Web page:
More and more Russians slipping below poverty line as recession bites

The number of Russians who see themselves as poor has increased by 25-30 percent this year. Source: Reuters

The number of Russians who see themselves as poor has increased by 25-30 percent this year. Source: Reuters

As sanctions continue to take their toll on Russia’s faltering economy and salaries shrink in real terms, an increasing number of Russians are finding themselves unable to make ends meet. Data published by Russia’s state statistics bureau Rosstat indicates that 11 percent of Russians were living below the poverty line in 2014, but experts have called the veracity of these figures into question.

As Russia’s economy continues to slide into recession under the effect of Western sanctions and falling relative incomes, figures  published by Russia’s state statistics bureau Rosstat show that 16 million people, or 11 percent of the population, found themselves below the poverty line in 2014.

However, Russian experts claim that this figure is far too low: The Rosstat statistics are merely the official data, which analysts traditionally see as unreliable. They warn that the official figures underestimate the problem and that in 2015 almost one in five Russians may find themselves in dire financial straits.

According to alternative estimates, even a year ago 25 to 40 percent of Russian citizens described themselves as poor. Yelena Kiselyova of the Institute for Complex Strategic Studies told RBTH that while 40 percent is “certainly an exaggeration,” 30 percent is “quite a realistic figure.”

“Official” poverty comes when incomes fall below the minimum subsistence level. Today, the minimum is 8,000 rubles a month ($150) per person. “Until recently, the number of poor in the country had been steadily declining since 2000. Even during the last crisis [in 2008] there was no significant increase in the number of poor,” said Kiselyova.

But with wages and incomes shrinking, and most of this money going to cover food costs, housing and communal services, and other priority needs, there is no money left for other expenses, such as loan payments. “Today we are seeing an increase in the number of second and third loans that are taken out to service previously taken loans,” said Kiselyova.

According to Sergei Smirnov, director of the Institute of Social Policy at the Higher School of Economics in Moscow, people are slipping into poverty faster than Rosstat thinks. This year, as a result of the sanctions, consumer prices have increased by 20 percent on average. If Smirnov’s forecasts are correct, it is possible that by the end of the year one Russian in eight will be living from paycheck to paycheck.

The new poor

A specific feature of Russian poverty is that it is often those who work who are the most affected. “The salary level of many people is close to the subsistence level or slightly above,” said Kiselyova. According to official statistics, this is the case for 13 percent of Russian workers.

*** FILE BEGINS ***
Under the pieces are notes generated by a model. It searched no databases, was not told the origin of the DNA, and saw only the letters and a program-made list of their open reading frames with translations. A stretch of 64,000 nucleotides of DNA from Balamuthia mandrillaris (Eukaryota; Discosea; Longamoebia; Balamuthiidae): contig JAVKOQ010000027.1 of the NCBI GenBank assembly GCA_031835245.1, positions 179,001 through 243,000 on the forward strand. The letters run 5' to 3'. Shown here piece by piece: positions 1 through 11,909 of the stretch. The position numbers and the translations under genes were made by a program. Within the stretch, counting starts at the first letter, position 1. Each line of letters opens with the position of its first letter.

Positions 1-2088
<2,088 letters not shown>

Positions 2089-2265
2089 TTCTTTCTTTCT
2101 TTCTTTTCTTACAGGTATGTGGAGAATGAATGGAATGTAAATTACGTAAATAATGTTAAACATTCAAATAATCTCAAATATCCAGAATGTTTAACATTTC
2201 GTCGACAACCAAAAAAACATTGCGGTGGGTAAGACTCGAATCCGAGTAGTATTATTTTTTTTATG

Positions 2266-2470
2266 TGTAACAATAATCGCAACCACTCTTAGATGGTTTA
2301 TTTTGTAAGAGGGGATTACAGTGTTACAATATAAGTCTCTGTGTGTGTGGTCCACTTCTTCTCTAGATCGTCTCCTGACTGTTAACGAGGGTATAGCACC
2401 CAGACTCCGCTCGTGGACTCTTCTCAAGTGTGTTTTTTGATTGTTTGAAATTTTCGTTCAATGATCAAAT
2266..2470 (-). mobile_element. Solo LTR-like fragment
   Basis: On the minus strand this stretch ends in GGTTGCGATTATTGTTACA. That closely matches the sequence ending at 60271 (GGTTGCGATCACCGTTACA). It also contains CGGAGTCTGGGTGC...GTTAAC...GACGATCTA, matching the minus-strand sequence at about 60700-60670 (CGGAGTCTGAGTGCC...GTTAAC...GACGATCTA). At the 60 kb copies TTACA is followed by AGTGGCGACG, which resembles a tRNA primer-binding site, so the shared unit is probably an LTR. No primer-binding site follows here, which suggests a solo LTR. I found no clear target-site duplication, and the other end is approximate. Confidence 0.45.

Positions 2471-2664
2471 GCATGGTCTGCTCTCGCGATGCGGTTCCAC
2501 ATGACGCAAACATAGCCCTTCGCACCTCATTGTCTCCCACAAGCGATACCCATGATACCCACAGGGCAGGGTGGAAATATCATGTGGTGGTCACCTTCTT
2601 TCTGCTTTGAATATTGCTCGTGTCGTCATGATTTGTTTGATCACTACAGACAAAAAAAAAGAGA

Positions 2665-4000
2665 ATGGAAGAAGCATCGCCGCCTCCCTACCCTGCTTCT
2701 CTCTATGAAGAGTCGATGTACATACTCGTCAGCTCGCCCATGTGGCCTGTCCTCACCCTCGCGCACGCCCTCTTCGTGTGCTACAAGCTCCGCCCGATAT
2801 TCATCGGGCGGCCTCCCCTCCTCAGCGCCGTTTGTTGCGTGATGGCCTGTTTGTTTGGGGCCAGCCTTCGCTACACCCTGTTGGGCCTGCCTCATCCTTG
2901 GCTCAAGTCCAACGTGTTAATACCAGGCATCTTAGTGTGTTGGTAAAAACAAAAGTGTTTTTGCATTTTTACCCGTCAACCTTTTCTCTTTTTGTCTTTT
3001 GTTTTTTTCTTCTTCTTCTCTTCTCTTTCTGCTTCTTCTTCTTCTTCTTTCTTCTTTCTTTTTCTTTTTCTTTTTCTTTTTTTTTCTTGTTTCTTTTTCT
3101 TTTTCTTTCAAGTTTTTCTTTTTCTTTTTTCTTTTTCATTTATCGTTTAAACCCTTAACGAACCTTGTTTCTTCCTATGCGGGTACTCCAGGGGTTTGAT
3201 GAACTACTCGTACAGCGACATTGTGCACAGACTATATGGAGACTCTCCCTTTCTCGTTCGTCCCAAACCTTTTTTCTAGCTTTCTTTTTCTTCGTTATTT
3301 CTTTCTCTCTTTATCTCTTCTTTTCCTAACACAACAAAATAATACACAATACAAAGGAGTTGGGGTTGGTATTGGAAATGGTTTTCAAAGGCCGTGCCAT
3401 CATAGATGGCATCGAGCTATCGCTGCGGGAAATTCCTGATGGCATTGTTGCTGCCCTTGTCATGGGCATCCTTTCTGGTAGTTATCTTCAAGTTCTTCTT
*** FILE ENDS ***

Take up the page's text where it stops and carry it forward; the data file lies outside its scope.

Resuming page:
“It has become impossible to live on a small pension or salary,” says leading Russian sociologist Leontiy Byzov. “This is a very important factor, which we have been trying to leave behind for 15 years after the default of '98, and now we have returned to it.”

What has changed during the current crisis is that today's poor are not only people with social problems. According to public opinion surveys carried out in late March-early April 2015, the number of Russians who see themselves as poor has increased by 25-30 percent, he said.

The statistics presented in the annual report by Ella Pamfilova, Russia’s human rights ombudsman, for example, are even more alarming: According to the Public Opinion Foundation, 47 percent of the population consider themselves “the working poor.” “It's hard to give up what you used to have, so people feel they have become much poorer, even if this is not quite the case,” explained Byzov.

The depth of poverty

So what steps is the Kremlin taking to combat rising poverty in Russia? When asked about the measures being taken by the government, the press service of Russia’s Ministry of Labor and Social Protection reminded RBTH that insurance pensions have been indexed by 11.4 percent (averaging 13,000 rubles, or $241 monthly), welfare payments by 10.3 percent, and benefits for families with children and monthly payments for certain categories of citizens by 5.5 percent.

In turn, on May 23 Russian President Vladimir Putin authorized the use of the state allowance paid for the birth of a second child as mortgage fee payments, as an additional measure to support families.

Sergei Smirnov is unimpressed by the steps the government is taking to tackle the problem. “Pensions are being indexed regardless of the crisis, especially since in February they were indexed at a percentage below the Rosstat rate of inflation [16.7 percent],” he said, calling the permission to invest maternity capital in mortgage payments “a hopeless decision.”

According to Smirnov, it is decisions such as these that the officials are counting on, giving the example of plans being considered by the Ministry of Finance to avoid indexing pensions to the rate of inflation: “The State Duma has come up with an initiative not to pay pensions to working pensioners whose annual income is above one million rubles [$18,500],” he warned.

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